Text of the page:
Then I understood.  “When you kicked in Tunnel Vision’s shin,” I breathed.  “You – “

“Touched her skin with my skin,” he said.  “Don’t worry, honey, it didn’t mean anything.  And The Pyre Witch didn’t notice.  She couldn’t, not without enhanced eyesight.”  He grinned.  “Which allowed me to put a primitive tracer on her Pith.”

A warm feeling rushed through my veins, and I leaned forward.  Yes.  “But the range – “ I said.  “The tracer – “

“Will stop working after a hundred kilometers or so, yes,” said Oakes.  “And she was flying too fast for me to follow.  By the time reinforcements arrived, she stopped using projection, and stopped pinging the tracer.  But,” he smiled.  “I saw where she and Clive were headed for the first part of their journey.  Northeast.”

“Towards Shenten,” said Jun.

“Or a million other locations,” said Penny.  “Assuming that’s not another diversion.  It would take weeks and weeks to comb the areas with your tracer.  Longer, if the Pyre Witch moves from place to place.  And that’s assuming she never finds out about the tracer.”

“If I’m right,” said Oakes.  “We don’t need to comb anywhere.  Judging from his eyes, Copycat was using his Vocation on lots of people at the end of that fight.  Me, Penny, the Symphony Knight.  And Maxine Clive herself, while she was on the verge of escape.  A variable they didn’t think of, just like Ms. Gage’s tracer.”

“Alright,” said Hira.  “You’re perceptive, I’ll admit it.”

“So tell me, Copycat,” he said.  “Where do you think our enemies are going?”

“Good question,” said Right-Hira.  “Are you going to execute us?”

“Tell us what you know,” he said.  “And I’ll make sure they spare all of you.  So.  Where do you think the Pyre Witch is going?”

“I don’t know,” said Hira.  “My Vocation’s imperfect at best, and I only saw a few seconds.  I just got images.”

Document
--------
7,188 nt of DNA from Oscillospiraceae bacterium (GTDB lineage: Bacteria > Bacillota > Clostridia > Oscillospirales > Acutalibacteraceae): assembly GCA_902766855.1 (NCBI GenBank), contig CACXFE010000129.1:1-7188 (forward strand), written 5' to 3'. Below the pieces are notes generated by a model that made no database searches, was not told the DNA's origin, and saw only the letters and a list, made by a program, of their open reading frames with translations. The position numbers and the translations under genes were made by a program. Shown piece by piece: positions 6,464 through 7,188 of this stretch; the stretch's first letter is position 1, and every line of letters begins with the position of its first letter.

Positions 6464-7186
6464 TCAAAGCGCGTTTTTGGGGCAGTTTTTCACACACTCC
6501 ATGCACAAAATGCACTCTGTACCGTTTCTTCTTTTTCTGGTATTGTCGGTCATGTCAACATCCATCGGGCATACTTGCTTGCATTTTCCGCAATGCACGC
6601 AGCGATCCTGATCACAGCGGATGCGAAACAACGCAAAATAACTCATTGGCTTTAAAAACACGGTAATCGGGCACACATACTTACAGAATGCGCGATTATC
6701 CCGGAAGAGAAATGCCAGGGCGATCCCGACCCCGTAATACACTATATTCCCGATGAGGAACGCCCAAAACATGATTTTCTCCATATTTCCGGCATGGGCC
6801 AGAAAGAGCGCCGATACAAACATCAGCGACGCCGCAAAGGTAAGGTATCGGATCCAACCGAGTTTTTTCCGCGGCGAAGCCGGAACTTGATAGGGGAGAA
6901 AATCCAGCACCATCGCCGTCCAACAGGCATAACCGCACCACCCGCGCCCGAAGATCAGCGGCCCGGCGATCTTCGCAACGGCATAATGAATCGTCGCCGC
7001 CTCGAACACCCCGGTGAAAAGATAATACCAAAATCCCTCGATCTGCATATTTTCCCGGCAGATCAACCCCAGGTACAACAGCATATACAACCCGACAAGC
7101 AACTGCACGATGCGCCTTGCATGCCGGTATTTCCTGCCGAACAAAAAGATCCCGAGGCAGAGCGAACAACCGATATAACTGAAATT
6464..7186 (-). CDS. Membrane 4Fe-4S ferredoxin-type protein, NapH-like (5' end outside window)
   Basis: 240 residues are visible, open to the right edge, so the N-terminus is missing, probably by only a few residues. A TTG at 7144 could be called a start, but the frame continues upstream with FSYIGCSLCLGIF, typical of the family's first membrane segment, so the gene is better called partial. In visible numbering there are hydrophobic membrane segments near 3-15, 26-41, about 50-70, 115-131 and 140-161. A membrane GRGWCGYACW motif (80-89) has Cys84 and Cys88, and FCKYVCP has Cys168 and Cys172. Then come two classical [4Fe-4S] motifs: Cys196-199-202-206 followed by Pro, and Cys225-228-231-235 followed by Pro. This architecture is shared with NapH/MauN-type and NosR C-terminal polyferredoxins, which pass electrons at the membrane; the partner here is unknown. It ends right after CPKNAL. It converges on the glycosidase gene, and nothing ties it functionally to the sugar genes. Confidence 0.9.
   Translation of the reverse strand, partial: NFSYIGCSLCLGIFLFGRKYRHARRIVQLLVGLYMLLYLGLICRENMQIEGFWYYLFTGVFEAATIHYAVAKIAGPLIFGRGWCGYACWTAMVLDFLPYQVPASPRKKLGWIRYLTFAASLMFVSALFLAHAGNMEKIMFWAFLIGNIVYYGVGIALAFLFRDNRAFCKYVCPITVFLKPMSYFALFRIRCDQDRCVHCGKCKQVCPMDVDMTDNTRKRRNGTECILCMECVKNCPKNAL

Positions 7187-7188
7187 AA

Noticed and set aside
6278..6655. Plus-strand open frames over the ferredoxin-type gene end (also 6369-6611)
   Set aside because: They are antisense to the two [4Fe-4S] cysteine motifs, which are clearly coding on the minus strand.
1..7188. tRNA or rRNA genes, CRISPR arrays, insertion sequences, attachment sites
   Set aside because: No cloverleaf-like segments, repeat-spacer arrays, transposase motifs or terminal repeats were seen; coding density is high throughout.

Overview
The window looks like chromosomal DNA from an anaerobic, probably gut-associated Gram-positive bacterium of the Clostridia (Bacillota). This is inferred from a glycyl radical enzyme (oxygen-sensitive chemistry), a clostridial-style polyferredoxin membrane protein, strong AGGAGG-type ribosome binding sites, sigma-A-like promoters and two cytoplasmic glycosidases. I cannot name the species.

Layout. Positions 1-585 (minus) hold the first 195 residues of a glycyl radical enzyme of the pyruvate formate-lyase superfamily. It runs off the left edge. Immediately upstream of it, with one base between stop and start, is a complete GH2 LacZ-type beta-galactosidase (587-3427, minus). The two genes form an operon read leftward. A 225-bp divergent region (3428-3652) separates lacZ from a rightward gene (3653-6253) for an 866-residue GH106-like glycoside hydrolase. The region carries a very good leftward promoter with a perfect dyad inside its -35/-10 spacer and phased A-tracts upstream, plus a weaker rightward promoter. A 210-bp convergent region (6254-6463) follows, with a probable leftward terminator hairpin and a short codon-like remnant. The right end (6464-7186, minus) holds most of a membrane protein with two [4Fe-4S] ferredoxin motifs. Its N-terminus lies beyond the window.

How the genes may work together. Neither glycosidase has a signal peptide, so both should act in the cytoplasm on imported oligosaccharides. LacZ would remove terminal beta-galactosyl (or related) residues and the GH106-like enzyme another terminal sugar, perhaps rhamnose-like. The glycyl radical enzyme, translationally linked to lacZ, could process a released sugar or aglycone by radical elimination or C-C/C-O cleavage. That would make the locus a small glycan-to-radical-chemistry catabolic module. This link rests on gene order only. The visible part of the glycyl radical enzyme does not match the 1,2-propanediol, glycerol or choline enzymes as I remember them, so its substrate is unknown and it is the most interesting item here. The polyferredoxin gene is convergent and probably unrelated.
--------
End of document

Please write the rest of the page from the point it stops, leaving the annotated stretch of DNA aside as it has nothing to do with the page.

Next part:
“And what did you see?  What was Maxine Clive thinking of?”

Hira took a slow, deep breath with both bodies.  “A fleet,” she said.  “A massive fleet.  Aircraft carriers and battleships and destroyers.  Sailing across the ocean.”

My skin prickled, a wave of cold spreading over it.

“Flags?” said Ebbridge.  “Were they flying any?  What about the crew?  Could you see them?”

“Memory isn’t a photograph,” said Hira.  “It’s a blurry painting from a drunkard.  No flags.  No crew that I could see.”

“What about the formation?” said Rowyna.  “What positions did the ships take?”

“One large carrier, at the center,” said Hira, furrowing her brow to remember.  “Four battleships, one for each side.  And maybe half a dozen destroyers in a ring around it all, with a single submarine far ahead.”

Oakes clenched his teeth.  The blood drained out of Admiral Ebbridge’s face, a new look for her.  “Shenti,” she said.  “That’s a Shenti fleet.  No one else uses that formation.”  Commonplace still getting help from their masters.

General Benthey closed his eyes.  “The warlord Luo Cai.  His fleet left Ri Chu City a few days ago.  Intelligence said he was shoring up defenses against Warlord Gao Mei’s advance on the northern coast of Shenten, using a large squadron of firebombers.  But his ships haven’t shown up there yet.  We assumed there was some sort of delay, but could they be – “

“What else did you see?” said Ebbridge, raising her voice with a hint of fear.

“Wheatfields,” said Hira.  “Endless wheatfields.  And a mountain shaped like a molar tooth.”

The world blurred around me, and my hands shook behind my back.  I felt dizzy.  No.  Please.

Paragon Academy was full of cold, heartless bastards like Rowyna Ebbridge, willing to sacrifice their children in a heartbeat.  And Maxine Clive had a point.  No matter how much we loved them, they would never love us back.

But Commonplace could not be forgiven.  Not for Kaplen, not for selling this defective body.

And not for their masterstroke, their real attack.  Not for this.

I knew that mountain.  I’d looked at it thousands and thousands of times.  A hidden Shenti fleet with firebombs.  Wheatfields. A mountain shaped like a molar tooth.  Enemies traveling northeast of Elmidde.

“Commonplace is going to burn down the Agricultural Islands,” I said.  The breadbasket of the Principality, that produced more than eighty percent of the nation’s food supply.  And where my parents lived.  Where I’d grown up.

Home.

“They’re going to starve out the country.”